Family & Relationships

Random Drug Testing in Schools: Is It Legal?

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For parents, teachers and administrators who deal with students each day, the thought of a drug-free middle school or high school seems idyllic. While a five-year decline in the use of alcohol, cigarettes and many illicit drugs by teenagers shows we’re on a positive path, public schools across the U.S. employ random drug testing programs in an effort to deter teen drug use and ensure students’ safety.

Yet the process of student random drug testing on students can be costly and highly controversial, involving a number of complex legal issues and constitutional challenges. If you’re a parent of a child who is middle- or high-school age, are you familiar with the drug testing policy at your school? Is random drug testing allowed? And what would happen if your child was tested for drug use — and failed?

The arguments for — and against — random drug testing

Testing usually involves a urine test that looks for drugs like marijuana, cocaine and amphetamines. Legally, random drug testing can target only kids going out for sports or other extracurricular activities. However, rules on drug testing in schools vary widely on who can be tested and the consequences of those student drug tests.

School administrators and drug prevention program leaders claim that school drug testing is a deterrent, but opponents say there is little evidence to support their theory. Many opponents debate the legality of random drug testing in schools at all, saying it violates a students’ right to privacy and the Fourth Amendment, which protects individuals from unreasonable search and seizure. Others opposed to random drug testing in schools are quick to point out the high cost associated with the process. For example, the Carroll County school district in Georgia estimates that it will spend nearly $20,000 in a single school year on student drug tests.

Additionally, questions regarding how test samples are collected, the types of drugs certain tests can detect and the accuracy of test results continue to linger over school-based random drug testing protocol. The American Academy of Pediatrics reports that even extensive testing panels do not detect all psychoactive substances and can yield negative tests that result in false assurances.

Setting the precedent

Originally, high school drug testing was predominately focused on high school athletes. In the case of Vernonia School District 47J v. Acton (1995), the U.S. Supreme Court upheld the school’s right to perform mandatory drug tests on students voluntarily participating in competitive athletic programs as “drug use by athletes risks immediate physical harm to users and those with whom they play.”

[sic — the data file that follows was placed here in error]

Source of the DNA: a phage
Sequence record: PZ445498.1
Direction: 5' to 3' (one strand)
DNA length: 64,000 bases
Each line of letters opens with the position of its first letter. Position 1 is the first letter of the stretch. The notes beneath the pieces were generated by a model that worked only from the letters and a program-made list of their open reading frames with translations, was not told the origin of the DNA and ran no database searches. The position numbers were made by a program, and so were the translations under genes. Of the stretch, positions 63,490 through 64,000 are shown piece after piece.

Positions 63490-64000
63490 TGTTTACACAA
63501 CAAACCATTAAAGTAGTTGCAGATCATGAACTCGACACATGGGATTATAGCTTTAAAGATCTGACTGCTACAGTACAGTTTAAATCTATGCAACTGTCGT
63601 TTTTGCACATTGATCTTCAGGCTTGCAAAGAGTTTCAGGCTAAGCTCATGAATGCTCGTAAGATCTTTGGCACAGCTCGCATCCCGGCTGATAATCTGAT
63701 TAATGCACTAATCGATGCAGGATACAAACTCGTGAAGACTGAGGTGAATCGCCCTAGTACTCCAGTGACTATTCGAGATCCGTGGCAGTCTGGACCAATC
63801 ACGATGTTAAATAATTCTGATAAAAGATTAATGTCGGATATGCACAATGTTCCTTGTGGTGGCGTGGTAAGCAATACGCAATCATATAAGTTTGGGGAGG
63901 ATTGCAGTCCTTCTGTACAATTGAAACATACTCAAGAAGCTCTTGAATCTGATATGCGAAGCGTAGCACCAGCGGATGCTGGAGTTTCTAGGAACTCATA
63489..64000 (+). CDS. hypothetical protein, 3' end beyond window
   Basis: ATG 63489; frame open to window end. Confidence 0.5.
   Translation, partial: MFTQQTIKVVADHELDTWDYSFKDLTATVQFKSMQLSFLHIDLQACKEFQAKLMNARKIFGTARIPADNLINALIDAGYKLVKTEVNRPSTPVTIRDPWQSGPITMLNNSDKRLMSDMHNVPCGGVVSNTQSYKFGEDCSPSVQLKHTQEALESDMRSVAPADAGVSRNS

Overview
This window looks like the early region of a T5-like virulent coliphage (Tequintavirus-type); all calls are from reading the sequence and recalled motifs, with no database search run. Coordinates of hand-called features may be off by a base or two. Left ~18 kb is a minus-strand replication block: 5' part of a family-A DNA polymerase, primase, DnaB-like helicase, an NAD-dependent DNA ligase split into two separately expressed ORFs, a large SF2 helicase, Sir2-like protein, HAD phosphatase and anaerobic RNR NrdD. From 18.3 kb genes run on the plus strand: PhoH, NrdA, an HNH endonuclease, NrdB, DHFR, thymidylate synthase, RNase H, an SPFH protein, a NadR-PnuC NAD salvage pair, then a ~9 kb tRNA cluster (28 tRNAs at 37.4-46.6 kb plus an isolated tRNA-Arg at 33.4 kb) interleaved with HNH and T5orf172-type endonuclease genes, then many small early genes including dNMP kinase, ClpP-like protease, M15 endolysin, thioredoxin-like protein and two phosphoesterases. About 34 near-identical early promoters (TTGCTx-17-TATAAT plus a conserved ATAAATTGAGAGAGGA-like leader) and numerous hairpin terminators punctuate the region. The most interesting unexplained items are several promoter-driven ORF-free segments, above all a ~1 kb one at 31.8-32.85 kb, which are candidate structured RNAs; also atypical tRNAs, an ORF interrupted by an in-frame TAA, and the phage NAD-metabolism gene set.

In the wake of this judgment, many schools enacted similar policies. Even school districts that weren’t experiencing a pervasive drug problem required parental and student consent to random drug testing in order for students to be allowed to participate in athletics.

Years later, the U.S. Supreme Court upheld a similar ruling in the case of Pottawatomie County v. Earls (2002) that allowed the school to randomly test students for drugs if they were participating in any type of extracurricular activities, not just athletics.

Although the Supreme Court has upheld the constitutional validity of random drug testing in schools for students in extracurricular activities, there are still differing state and local laws that schools have to adhere to when initiating a drug testing policy and executing random school drug testing.

What if my child fails a drug test?

While every school has different penalties for students who violate their drug policies, the primary purpose of random drug testing is not to punish students who use drugs but to prevent drug abuse and to help students already using become drug-free. If a student tests positive for drugs, but has not yet progressed to addiction, the school can require counseling and follow-up testing. For students diagnosed with addiction, parents and a school administrator can refer them to effective drug treatment programs to begin the recovery process.

However, if a student does fail a random drug test, some consequences may include suspension from a sports team or the loss of the chance to participate in other extracurricular activities. A student could face legal issues as well. There are clear, explicit drug laws at the federal, state and local levels that address the manufacture, possession, distribution, use and advertising and labeling drugs, as well as related behavior (like driving under the influence).

What if my child refuses a random drug test?

Schools often treat a student’s refusal to test as a failed drug test, which likely means they won’t be able to participate in extracurricular activities. However, if the student has concerns about the nature of random school drug tests or how the student drug tests are being administered, it may be a good idea to discuss the school’s policies and actions with an attorney.

If you have concerns about your child’s rights at school, get a copy of the school’s policy on drug testing to determine their specific position and procedures on the matter, or consult an attorney to learn more about state and local laws on the issue.

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